I then have a very love/hate relationship with aerial photography. I find flying my drone stressful (I crashed it once in New Zealand and I’ve never been the same since) and I appreciate they can be pretty annoying for people who are just trying to enjoy a moment.
Any hot tips for shooting in low-light?
Low-light can be a lot of fun but it can also be pretty challenging. Photography is essentially just a game of manipulating light, so when you have less of it, you have to work a little bit harder.
My best tips would be to make sure you have at least one lens with a large aperture (I know, I’m contradicting myself) so you have more light to play with. Also, remember if you’re shooting RAW it’s much easier to lighten shadows than darken highlights when editing. I tend to shoot darker than I think I should.
My photography is naturally quite dark and moody so I’ll often use a tripod and external light sources to control the light for the result I’m trying to create.
What’s something you haven’t tried yet with your photography, but you want to?
I’ve never really experimented with wildlife or underwater photography so if any brands want to take me on their next diving or safari expedition, hit me up!
Where or who do you turn to for inspiration?
Oh wow, I feel like I’m constantly surrounded by inspiration and incredible people. Firstly, working at Vamp, I am constantly blown away by the quality of the content our creators produce for our clients and their audience. Even internally we’ve got some incredibly talented people.
Social media plays a huge part of the inspiration I see on a daily basis. My feed is full of unbelievably talented people that inspire me, and I seem to discover new favorites all the time.
I’ve always admired Chris Burkard’s commitment to his art (check out his short doco ‘Under An Arctic Sky’ for an example of his dedication) and legends like Steve McCurry for their ability to show the beauty in everyday, human experiences. I also recently discovered the work of Harold Feinsten and his documentary ‘Last Stop Coney Island’ produced a crazy visceral reaction for me.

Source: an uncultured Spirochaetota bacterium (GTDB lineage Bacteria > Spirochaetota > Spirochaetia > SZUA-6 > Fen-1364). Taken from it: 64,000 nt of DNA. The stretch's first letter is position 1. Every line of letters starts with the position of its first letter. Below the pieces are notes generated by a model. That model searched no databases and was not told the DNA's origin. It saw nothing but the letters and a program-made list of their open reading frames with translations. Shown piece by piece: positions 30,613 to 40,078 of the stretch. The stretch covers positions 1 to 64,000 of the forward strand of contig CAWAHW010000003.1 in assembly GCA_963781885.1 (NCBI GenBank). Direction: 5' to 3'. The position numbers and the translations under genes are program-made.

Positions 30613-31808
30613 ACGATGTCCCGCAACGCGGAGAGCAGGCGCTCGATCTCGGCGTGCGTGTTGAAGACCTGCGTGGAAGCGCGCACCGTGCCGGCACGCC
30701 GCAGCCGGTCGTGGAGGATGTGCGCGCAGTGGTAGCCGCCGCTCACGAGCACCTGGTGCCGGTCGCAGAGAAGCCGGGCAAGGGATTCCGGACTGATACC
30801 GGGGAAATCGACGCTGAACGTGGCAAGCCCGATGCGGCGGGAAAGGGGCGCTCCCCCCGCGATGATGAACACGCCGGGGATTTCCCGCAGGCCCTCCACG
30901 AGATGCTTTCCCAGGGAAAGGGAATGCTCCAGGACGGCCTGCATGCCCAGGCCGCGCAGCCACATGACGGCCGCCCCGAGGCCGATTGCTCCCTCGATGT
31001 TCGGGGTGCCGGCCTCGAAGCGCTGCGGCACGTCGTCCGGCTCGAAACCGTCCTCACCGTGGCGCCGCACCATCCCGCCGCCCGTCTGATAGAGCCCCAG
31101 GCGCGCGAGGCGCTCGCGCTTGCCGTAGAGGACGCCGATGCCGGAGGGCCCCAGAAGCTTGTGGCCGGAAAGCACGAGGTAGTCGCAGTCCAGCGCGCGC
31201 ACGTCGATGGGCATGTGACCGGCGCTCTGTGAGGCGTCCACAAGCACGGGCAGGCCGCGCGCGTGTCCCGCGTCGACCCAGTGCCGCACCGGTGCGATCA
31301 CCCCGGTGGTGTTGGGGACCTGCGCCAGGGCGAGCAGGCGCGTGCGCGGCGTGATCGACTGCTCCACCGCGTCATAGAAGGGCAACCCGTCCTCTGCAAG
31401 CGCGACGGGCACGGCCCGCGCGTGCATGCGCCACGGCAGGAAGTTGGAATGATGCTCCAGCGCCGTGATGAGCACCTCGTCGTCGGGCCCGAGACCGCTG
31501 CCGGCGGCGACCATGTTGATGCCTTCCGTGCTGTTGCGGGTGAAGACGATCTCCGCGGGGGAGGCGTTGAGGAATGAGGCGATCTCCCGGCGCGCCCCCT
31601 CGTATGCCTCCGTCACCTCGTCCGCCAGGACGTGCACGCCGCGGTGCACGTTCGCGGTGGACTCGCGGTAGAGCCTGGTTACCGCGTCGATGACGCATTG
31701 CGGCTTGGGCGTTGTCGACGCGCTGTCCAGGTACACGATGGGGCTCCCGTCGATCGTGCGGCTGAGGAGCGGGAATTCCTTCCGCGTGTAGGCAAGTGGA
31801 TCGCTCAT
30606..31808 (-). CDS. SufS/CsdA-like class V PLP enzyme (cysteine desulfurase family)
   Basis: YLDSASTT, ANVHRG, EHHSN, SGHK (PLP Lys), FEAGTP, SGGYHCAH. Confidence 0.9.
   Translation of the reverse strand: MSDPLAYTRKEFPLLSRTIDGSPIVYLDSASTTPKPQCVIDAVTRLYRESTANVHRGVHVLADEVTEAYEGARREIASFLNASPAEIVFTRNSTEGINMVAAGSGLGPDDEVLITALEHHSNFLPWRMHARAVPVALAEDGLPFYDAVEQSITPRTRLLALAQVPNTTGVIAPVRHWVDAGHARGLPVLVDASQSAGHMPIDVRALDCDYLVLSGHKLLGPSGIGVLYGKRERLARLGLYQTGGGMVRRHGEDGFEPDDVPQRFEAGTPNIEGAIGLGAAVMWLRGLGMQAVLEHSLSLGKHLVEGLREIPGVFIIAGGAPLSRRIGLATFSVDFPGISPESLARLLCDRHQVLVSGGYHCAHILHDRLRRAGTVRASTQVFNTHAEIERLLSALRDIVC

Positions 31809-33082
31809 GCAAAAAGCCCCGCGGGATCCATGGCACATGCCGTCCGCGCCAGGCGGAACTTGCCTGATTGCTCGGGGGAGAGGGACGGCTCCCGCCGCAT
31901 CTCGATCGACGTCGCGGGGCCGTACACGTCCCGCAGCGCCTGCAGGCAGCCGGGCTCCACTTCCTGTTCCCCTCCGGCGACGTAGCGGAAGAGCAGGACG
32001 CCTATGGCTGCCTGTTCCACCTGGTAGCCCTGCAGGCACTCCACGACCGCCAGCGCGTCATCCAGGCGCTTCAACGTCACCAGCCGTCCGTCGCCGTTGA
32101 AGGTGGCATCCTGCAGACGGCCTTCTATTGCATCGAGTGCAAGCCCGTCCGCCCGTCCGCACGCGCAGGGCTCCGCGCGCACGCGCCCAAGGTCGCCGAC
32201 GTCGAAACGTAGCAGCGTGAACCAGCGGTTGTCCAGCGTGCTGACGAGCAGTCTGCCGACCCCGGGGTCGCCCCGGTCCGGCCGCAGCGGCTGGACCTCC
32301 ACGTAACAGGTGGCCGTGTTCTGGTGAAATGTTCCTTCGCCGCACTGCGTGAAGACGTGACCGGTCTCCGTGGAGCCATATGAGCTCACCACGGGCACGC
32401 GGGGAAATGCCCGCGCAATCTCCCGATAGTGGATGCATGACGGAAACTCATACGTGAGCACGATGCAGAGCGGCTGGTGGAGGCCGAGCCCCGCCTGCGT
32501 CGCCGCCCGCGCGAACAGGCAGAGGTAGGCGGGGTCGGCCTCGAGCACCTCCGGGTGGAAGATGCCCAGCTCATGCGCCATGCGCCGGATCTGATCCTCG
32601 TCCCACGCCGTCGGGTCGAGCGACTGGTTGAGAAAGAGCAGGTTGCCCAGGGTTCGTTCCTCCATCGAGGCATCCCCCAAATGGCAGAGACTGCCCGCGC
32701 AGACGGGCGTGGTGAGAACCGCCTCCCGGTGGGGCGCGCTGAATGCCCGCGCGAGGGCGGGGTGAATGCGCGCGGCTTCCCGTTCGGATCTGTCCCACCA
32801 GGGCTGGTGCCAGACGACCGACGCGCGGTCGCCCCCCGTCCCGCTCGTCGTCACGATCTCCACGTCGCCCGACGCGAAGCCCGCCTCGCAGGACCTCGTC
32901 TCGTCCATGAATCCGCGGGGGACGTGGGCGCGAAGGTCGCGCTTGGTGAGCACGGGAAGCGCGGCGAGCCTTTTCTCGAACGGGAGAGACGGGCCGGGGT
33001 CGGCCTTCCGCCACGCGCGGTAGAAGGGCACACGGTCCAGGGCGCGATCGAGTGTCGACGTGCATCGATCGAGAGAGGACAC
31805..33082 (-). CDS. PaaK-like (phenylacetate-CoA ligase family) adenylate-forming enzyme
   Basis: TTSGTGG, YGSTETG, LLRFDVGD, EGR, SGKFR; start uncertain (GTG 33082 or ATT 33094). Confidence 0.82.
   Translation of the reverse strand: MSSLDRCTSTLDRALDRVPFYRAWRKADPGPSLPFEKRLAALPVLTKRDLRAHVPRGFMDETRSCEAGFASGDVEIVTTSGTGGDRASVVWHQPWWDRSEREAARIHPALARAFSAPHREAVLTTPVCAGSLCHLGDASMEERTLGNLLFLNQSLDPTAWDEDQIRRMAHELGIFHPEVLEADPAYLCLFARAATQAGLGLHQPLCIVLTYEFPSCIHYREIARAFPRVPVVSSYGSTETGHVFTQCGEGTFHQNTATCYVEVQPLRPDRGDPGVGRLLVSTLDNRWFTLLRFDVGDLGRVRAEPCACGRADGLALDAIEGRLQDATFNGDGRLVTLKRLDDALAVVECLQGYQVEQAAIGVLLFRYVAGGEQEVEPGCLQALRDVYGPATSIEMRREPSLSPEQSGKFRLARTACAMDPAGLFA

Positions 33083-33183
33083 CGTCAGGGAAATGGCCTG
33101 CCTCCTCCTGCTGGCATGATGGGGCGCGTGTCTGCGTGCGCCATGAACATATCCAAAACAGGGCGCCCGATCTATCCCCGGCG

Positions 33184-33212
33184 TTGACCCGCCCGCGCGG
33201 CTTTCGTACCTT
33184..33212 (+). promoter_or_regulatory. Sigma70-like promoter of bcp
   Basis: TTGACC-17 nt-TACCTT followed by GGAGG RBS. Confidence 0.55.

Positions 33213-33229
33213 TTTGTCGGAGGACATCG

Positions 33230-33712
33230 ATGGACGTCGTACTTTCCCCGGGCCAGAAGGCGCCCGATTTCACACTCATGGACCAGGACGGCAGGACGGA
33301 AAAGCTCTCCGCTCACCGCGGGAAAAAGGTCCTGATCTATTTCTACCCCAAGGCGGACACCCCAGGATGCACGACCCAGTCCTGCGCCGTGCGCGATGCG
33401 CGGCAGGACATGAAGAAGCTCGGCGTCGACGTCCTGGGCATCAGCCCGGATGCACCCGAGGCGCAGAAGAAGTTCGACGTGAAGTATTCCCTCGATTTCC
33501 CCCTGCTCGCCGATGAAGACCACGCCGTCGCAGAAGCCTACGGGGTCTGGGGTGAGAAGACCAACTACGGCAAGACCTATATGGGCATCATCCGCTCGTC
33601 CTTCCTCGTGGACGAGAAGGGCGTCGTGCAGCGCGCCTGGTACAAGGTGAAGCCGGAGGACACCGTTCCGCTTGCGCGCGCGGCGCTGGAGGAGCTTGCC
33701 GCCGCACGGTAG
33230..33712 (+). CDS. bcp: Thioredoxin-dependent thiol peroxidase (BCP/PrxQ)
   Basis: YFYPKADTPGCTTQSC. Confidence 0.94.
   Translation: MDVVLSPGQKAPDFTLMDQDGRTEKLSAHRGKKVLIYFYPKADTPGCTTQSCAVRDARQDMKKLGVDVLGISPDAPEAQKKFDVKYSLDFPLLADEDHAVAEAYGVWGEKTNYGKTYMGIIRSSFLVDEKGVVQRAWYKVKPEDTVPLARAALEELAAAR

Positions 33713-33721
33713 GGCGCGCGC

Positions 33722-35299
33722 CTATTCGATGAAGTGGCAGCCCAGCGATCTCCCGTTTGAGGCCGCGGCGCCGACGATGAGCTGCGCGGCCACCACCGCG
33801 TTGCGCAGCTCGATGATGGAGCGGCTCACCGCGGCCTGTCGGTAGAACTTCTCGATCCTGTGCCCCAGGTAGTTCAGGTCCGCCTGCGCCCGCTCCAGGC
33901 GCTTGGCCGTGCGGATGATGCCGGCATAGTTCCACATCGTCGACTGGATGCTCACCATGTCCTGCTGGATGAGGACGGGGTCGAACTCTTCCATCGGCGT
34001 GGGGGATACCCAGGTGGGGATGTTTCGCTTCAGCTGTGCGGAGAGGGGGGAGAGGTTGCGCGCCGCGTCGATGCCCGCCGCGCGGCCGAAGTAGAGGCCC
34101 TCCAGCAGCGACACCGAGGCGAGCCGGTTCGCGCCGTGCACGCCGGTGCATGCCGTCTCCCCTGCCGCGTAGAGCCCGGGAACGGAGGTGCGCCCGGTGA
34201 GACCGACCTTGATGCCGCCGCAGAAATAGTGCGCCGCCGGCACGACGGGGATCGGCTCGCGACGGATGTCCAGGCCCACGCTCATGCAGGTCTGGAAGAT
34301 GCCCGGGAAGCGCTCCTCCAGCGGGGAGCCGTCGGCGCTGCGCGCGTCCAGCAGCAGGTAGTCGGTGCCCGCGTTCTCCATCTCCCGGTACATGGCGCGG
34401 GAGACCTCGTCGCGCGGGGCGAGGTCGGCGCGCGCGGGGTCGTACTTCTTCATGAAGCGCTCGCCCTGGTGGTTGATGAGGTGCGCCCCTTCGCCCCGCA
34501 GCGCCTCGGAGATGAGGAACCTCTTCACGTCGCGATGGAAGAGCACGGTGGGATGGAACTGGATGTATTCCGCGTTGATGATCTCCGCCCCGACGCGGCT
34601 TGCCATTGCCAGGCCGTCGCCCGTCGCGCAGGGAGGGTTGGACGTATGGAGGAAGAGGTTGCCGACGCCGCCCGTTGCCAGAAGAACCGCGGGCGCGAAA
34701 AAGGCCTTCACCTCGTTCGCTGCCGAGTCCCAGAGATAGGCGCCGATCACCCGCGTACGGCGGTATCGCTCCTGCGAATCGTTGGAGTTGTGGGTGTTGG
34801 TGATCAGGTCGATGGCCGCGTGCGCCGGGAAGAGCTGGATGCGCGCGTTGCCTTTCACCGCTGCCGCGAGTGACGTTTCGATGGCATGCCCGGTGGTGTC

Outside of that, as cliche as it sounds, just being outside and experiencing life is full of inspiration. If you slow down, look up and stay in the moment, you’ll see the world is full of tiny, beautiful moments.
What has been your favourite city, country or town to shoot and why?
The list of places I need to visit keeps getting longer and longer but I’d have to say Japan or Hong Kong have been my favourite places to shoot so far. I just love the character, vibrancy and mix of old and new architecture. Every moment tells a story.
I happened to be in Hong Kong during the heated 2019 protests and I saw a lot of chaos and destruction, including cars being set on fire, teargas being fired into crowds and buildings being broken into. It was scary but I count myself fortunate that I got to see history playing out in front of me.
I also have to mention Australia, which I feel like I massively take for granted. The extreme natural environment here is both scary and beautiful at the same time and I’ve really enjoyed exploring it over the last year. I’m looking forward to many more local adventures until somewhere with less snakes opens up its borders…
Check out Lee’s portfolio here.